This Desolate Pacific Island Wants To Be The World’s Next Dark Sky Sanctuary
Dark, starry skies are becoming harder and harder to find, with research from Science Magazine suggesting that 80 per cent of the world’s skies are affected by light pollution. But if you’re longing for the clearest views of the cosmos, look no further than the South Pacific’s Pitcairn Islands.
Pitcairn Island exists just south of the Tropic of Capricorn, and 300 miles from the nearest landmass – about halfway between New Zealand and Peru. The island itself is about 3km long, 1.5km wide, is home to just 50 residents and is surrounded by the third biggest Marine Protected Area in the world.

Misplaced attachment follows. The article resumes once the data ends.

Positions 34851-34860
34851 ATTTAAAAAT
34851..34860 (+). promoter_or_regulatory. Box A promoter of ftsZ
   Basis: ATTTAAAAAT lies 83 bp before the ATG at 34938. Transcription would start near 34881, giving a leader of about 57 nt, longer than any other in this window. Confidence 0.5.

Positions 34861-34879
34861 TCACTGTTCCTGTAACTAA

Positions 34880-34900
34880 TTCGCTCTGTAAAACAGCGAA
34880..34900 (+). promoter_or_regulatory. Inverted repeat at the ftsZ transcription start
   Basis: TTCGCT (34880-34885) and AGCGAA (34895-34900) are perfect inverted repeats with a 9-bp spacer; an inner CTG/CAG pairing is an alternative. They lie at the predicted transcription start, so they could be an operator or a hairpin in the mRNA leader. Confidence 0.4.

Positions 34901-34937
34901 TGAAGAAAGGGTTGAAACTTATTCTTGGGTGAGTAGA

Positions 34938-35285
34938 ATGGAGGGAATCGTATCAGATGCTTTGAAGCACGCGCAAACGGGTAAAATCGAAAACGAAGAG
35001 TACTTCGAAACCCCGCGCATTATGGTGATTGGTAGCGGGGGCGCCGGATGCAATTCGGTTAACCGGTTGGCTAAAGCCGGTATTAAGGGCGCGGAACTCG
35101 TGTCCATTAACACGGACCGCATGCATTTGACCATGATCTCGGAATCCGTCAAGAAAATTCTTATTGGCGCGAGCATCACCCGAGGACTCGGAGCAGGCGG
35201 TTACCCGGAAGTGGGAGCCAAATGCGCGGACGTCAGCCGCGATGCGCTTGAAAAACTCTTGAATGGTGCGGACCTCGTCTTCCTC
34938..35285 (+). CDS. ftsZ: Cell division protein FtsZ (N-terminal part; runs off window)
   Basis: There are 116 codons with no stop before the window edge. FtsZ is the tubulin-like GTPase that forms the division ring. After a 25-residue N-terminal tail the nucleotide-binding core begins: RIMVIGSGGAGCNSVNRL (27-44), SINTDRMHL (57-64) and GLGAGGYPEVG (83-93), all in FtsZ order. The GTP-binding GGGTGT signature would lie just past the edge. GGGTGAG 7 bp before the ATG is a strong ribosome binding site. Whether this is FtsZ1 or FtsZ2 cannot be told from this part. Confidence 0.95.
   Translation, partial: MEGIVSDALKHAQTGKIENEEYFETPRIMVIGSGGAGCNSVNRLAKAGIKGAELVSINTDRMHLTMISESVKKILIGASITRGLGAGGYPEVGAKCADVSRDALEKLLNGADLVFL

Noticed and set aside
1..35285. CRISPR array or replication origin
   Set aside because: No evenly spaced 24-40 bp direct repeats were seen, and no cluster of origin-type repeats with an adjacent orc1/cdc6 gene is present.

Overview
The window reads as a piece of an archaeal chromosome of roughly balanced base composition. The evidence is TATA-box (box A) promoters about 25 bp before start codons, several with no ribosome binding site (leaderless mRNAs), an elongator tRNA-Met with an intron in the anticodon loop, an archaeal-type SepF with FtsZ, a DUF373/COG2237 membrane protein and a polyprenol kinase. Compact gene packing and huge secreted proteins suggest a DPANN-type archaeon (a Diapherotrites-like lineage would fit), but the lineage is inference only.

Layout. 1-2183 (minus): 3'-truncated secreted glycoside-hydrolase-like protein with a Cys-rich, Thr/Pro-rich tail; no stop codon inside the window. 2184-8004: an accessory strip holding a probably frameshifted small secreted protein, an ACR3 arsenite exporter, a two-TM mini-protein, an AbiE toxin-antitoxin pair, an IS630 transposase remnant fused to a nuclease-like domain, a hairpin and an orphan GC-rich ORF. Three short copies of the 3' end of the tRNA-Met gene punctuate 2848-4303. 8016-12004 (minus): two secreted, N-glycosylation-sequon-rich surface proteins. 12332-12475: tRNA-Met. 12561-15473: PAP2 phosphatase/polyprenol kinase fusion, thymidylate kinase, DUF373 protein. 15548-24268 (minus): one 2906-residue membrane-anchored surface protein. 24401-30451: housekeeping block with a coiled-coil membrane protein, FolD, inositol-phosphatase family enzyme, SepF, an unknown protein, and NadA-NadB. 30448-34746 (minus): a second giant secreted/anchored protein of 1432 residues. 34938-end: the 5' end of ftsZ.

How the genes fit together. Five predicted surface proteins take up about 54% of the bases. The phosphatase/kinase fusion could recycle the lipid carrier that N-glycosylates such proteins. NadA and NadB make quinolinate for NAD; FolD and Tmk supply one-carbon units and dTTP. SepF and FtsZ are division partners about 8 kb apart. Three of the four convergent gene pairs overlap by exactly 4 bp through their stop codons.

There’s no airport and the only way to reach it is by boat. All of which make it the perfect vantage spot to see the wonders of the Milky Way. The stargazing is so good, that Pitcairn Island is hoping to be officially named a dark sky sanctuary.
The title is specially reserved for locations in which stargazers can see the night sky without any interference light pollution and at the minute, there are only three in the world: Great Barrier Island, New Zealand, the Cosmic Campground in New Mexico, USA and Gabriela Mistral in Chile.
“Pitcairn has amazing dark skyscapes. As part of our commitment to protecting our environment, we aim to curate a world-class night sky-viewing experience,” travel coordinator Harther Menzies told LonelyPlanet News. “Being such a pristine and remote island, our natural amphitheatre will provide an ideal location for intrepid Astro visitors.”
Pitcairn Islands remain one of the most remote and undiscovered tourism destinations in the world, so the title as a dark sky sanctuary would certainly be welcomed with open arms.
Want to see the stunning skies for yourself? Check out Qantas flights and begin your next adventure.
(Lead image: Polyrus/ Flickr)